This sometimes require managers to be able to juggle the details of a few projects, because it’s hard to manage people effectively if you don’t know what their day to day job is like.
One structure that works well here for tech is to have a tech lead/manager for the engineering part of a multidisciplinary team, reporting up into a more senior engineering manager who may oversee engineers in a few of those teams.
On the hate-hate relationship between middle management and developers
Kiko: Google has famously tried doing away with managers completely (its then CTO at one point had more than 200 direct reports), and found out after much pain that managers – good managers – are necessary and very useful to running a great engineering organization. What’s your take on the need for managers (those who help us with compensation, performance, time off, promotions, etc.) in tech/product teams?
CF: I think managers provide an incredibly valuable role in tech/product teams, and it goes beyond the need for someone to make sure the people are being cared for. This is of course essential and something that you obviously miss without managers. Most people want to have someone to talk to regularly about their career, to get feedback from, to help them understand the larger org, and to help attend to the team dynamics, which is hard to get without managers. More than that, good managers are great at understanding what the team should be focusing on, helping to maintain technical standards on the team, and making sure that their team fits in well with the wider company. They grow new leaders and hire great people, and put in the work to make sure the whole team is able to be productive. When I look at teams with absent or weak managers, the thing that is most often lacking is clarity of focus from an engineering perspective.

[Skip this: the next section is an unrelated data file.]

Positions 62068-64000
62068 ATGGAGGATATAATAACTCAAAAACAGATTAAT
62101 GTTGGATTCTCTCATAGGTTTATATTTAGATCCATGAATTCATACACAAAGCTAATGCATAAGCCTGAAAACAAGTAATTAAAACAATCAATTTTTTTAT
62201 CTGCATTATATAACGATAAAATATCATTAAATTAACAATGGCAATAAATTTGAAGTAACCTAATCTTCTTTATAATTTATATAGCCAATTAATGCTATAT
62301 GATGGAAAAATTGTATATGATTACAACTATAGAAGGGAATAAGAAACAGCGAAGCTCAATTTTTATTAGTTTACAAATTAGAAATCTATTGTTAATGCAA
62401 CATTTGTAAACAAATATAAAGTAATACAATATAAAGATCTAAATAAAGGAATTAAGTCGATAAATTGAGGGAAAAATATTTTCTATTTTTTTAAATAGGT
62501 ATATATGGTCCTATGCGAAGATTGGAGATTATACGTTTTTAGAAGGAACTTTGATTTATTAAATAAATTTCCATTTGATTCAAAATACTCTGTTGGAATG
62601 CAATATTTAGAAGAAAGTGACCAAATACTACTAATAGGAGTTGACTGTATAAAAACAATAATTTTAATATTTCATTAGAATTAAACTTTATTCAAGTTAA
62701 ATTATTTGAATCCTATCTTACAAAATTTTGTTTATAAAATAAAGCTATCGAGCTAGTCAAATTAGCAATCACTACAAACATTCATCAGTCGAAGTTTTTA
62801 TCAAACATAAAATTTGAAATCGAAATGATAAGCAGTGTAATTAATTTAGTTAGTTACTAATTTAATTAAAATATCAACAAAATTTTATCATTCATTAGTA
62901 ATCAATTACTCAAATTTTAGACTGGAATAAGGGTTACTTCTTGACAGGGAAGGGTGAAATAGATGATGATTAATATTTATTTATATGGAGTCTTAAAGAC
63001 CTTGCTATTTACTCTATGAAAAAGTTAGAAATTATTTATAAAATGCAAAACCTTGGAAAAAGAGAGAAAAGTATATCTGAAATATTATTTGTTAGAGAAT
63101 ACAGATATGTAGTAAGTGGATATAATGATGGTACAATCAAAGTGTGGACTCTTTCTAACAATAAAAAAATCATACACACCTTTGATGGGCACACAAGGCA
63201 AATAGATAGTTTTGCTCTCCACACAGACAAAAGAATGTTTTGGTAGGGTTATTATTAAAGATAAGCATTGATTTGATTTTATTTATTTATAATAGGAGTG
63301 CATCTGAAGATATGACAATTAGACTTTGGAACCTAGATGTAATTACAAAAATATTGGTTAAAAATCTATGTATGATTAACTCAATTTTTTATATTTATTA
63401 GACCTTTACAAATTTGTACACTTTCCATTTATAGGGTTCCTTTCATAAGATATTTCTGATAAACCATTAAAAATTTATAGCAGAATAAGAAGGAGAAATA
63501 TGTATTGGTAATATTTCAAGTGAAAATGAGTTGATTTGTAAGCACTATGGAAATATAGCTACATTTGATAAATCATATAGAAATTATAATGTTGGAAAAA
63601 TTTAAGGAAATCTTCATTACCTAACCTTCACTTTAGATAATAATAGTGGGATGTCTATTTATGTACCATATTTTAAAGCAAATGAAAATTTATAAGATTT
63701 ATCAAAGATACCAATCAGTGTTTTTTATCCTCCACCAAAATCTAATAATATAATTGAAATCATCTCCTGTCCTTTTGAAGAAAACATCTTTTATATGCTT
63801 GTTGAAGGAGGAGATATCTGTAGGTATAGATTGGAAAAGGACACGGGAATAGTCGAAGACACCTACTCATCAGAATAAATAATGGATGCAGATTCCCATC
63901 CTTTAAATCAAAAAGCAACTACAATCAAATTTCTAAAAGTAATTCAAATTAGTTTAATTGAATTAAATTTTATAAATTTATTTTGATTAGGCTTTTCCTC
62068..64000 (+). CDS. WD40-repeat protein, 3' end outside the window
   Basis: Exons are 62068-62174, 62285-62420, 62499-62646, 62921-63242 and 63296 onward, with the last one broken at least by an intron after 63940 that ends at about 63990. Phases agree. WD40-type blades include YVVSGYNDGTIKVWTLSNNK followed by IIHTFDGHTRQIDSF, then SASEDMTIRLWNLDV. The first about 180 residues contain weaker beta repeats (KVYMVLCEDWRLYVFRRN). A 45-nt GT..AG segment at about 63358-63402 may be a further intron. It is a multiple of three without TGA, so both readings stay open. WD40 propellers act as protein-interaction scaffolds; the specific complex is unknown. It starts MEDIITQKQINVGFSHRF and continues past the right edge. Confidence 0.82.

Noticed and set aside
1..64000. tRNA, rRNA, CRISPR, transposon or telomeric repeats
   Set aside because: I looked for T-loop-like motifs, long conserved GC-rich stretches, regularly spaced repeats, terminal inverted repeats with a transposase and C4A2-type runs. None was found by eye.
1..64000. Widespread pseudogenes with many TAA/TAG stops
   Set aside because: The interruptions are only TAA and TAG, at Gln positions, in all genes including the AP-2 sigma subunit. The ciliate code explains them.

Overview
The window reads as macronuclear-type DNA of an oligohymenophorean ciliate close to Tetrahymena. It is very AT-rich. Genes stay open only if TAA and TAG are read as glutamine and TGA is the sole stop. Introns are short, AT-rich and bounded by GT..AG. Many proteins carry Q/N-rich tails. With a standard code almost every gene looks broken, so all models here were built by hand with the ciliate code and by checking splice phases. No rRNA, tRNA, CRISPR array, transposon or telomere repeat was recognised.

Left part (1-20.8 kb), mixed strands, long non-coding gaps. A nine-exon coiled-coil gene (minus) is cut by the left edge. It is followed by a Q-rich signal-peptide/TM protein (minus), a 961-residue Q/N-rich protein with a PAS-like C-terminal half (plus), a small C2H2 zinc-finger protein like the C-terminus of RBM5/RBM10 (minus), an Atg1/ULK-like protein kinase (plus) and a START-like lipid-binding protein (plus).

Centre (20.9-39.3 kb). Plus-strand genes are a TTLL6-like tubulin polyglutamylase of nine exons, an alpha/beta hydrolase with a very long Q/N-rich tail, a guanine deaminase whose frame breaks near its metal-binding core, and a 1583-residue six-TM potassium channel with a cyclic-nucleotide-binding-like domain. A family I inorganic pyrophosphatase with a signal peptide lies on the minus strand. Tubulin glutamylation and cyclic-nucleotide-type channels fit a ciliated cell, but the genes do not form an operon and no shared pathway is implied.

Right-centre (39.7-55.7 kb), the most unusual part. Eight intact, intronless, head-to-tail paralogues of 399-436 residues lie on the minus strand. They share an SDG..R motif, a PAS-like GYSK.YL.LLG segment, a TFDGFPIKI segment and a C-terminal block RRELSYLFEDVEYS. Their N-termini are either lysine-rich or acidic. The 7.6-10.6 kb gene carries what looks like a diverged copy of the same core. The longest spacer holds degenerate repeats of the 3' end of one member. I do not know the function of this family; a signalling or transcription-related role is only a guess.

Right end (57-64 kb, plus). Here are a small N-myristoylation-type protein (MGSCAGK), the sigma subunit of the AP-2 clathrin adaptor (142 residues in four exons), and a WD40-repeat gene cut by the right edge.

Kiko: What makes a great manager in a tech/product team?
CF: This always depends in some ways on the team and its needs. I have a set of great managers reporting to me, and each has their different strengths. They are all good communicators, which is a pretty essential management quality. They all care about the products they are building, and understand the people they are building those products for. Some are stronger operationally, and very good at disciplining their teams to build resilient, operable systems. Some are strong at building relationships not only within their teams but across the organization. Some are creative big thinkers who inspire the engineers around them to think about the future. Most are somewhat to very detail-oriented, and have a firm grasp on what is happening throughout their team and where the risks are.